Breakdown of Families in Homes by Municipality: Placed in Hotels as of 12/06/11 pdf format of Placed in Hotels as of 12/06/11
    Historical Data: Historical Data  xls format of Historical Data

  • Gloucester Times: Gloucester's dam hazards

    October 19, 2011

    When the State Auditor's Division of Local Mandates set out to assess the condition of the state's 2,892 dams last year, it found that 75 percent of the municipally owned dams can be categorized as being either high or significant hazards.

    And four of those dams are in Gloucester.

    Of Gloucester's 17 dams and dykes, three of the them are deemed "highly hazardous" while a fourth the south dyke at Fernwood Lake is the city-owned barrier pegged as posing a "significant hazard."

    While not disputing the state's claims on Gloucester's four unsafe dams, city Public Works Director Michael Hale says the city has had no means by which to fund the needed repairs. And Hale, in charge of upkeep on the city's dams, said that, to his knowledge, there are currently no federal bonds or loans that are designed to specifically help municipalities care for their dams and dikes.

    Now, however, a group of several organizations, both environmental and engineering, has formed and seeks to bring statewide change to dam safety, backing a bill passed in July by the Senate that among other things is designed to enable municipalities to issue bonds for the removal, repair, reconstruction and improvements of unsafe dams.

    Read more in the Gloucester Times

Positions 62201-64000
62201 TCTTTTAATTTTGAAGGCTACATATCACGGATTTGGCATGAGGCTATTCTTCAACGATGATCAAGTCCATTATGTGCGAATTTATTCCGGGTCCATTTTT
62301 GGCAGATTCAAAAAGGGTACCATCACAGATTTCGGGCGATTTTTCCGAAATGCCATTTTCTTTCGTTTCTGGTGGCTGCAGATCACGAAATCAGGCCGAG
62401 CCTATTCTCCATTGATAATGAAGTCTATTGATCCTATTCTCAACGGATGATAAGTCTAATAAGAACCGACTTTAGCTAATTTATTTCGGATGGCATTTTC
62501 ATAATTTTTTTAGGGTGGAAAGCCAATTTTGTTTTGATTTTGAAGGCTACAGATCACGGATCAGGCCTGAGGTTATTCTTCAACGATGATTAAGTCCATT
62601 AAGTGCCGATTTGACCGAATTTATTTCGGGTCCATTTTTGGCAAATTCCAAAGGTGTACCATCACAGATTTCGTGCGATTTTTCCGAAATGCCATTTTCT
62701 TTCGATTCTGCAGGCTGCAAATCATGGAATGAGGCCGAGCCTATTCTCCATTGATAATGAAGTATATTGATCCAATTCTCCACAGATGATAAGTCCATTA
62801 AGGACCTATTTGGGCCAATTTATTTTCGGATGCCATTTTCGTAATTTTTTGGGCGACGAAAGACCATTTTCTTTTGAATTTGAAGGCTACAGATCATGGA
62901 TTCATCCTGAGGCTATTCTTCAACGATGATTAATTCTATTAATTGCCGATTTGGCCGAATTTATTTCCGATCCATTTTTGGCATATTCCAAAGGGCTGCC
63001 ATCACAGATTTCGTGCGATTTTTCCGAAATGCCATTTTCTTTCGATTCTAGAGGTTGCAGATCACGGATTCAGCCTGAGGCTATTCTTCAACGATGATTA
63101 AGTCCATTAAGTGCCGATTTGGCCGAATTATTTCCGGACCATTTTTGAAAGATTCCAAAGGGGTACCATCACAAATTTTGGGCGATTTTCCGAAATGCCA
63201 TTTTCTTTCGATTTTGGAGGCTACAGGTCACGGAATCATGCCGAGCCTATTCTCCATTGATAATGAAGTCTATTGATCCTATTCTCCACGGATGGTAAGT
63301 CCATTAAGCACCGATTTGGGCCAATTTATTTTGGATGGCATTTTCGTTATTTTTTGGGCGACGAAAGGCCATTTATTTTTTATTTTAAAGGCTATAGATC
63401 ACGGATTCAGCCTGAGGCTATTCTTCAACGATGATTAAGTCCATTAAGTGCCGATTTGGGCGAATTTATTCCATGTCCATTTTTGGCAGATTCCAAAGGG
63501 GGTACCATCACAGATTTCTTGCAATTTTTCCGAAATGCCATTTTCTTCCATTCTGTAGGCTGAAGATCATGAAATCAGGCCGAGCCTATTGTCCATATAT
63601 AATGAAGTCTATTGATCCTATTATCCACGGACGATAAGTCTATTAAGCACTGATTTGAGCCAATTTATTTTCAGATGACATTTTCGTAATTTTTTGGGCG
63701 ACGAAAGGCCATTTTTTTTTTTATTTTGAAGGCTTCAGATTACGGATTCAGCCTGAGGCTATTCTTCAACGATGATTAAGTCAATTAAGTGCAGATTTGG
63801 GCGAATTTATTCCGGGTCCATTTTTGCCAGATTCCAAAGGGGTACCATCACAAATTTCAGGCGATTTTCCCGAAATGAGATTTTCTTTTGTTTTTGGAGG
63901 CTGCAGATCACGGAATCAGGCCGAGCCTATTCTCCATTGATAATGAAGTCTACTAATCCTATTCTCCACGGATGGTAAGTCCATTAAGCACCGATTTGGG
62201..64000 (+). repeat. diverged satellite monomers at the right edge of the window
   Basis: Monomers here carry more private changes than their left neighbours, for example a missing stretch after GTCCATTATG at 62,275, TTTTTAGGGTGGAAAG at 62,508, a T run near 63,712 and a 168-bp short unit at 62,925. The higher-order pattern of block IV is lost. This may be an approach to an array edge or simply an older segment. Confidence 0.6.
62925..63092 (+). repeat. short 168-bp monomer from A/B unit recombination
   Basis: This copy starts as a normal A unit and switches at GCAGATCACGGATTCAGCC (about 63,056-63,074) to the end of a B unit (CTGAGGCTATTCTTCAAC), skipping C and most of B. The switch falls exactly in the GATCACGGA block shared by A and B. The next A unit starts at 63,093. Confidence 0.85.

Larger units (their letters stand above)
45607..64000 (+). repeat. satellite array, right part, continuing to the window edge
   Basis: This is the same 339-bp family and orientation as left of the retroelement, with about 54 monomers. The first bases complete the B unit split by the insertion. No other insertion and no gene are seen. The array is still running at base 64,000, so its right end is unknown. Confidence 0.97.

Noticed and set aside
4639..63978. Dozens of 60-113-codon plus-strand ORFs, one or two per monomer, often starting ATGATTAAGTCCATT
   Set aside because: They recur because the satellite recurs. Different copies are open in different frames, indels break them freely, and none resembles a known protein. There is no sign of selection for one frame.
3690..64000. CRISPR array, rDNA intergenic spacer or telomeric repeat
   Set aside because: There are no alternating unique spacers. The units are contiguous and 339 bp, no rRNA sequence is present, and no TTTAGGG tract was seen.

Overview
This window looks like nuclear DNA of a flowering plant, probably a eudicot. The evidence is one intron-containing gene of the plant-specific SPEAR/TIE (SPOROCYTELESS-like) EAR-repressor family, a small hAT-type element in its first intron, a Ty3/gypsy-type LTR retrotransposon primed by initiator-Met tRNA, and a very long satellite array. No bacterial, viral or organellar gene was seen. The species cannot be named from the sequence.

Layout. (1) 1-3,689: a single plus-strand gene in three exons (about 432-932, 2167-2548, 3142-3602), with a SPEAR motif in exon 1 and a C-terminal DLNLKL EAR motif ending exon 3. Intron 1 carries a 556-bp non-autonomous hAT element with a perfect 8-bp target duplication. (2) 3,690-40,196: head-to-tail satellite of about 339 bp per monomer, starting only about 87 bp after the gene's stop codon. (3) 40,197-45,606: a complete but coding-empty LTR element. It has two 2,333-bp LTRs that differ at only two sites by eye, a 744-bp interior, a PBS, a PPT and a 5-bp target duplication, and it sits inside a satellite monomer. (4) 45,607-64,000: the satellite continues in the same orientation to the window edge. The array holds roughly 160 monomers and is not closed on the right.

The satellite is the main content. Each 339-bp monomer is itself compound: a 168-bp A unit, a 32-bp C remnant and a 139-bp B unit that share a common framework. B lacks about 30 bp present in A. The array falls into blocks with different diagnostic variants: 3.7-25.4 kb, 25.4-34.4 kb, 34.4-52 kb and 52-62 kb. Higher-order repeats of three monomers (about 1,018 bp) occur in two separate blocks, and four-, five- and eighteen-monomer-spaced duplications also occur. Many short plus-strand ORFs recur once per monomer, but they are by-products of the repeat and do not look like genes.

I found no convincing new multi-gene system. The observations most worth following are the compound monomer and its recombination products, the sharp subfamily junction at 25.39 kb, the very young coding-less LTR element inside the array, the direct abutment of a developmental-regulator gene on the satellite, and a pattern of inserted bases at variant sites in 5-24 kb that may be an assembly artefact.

• Auditor Bump Finds Mixed Results at Agawam Housing Authority

    October 10, 2011

    State Auditor Suzanne M. Bump today released an audit, which showed the Agawam Housing Authority improved financial oversight of its operations. However, the report also revealed some continuing deficiencies.

    A 2007 audit criticized the Authority’s Board and Executive Director for poor decisions and lax oversight of its operations resulting in inappropriate use of Authority funds for personal expenses, high personal usage of Authority cell phones, questionable gasoline card purchases, and over $8,000 in questionable expenses relating to a personnel dispute. A review of operations between October 1, 2008 and March 31, 2010 showed the Authority replaced its Executive Director and has corrected its policies authorizing expenditures and the use of Authority assets.

    A $187,259 decline in the Authority’s operating reserves was attributed in the prior audit to the questionable payments made by its former Executive Director and approved by its board over a five year period. Today’s audit notes that the Authority has since replenished its reserves, meeting state standards and allowing it to be adequately prepared for emergency situations.

    Press Release: Auditor Bump Finds Mixed Results at Agawam Housing Authority
    Audit Report:  Agawam Housing Authority pdf format of Agawam Housing Authority

  • Springfield Republican: Remaining problems at Agawam Housing Authority

    October 5, 2011

    The Agawam Housing Authority is improving financial oversight of its operations, but remains hurt by "excessive delays" in re-renting empty units and sanitary violations in some residential units, the state auditor said in an audit released on Tuesday.

    The audit by Auditor Suzanne M. Bump is a follow-up to a 2007 audit that criticized the authority's board and a former executive director for poor decisions and lax oversight of its operations.

    "I'd like to acknowledge the Agawam Housing Authority's Board of Directors for being responsive to many of the findings of our past audit," Bump stated on Tuesday. "The challenges that persist in the authority plague many housing managers statewide. I hope the authority can continue its progress."

    Read more in the Springfield Republican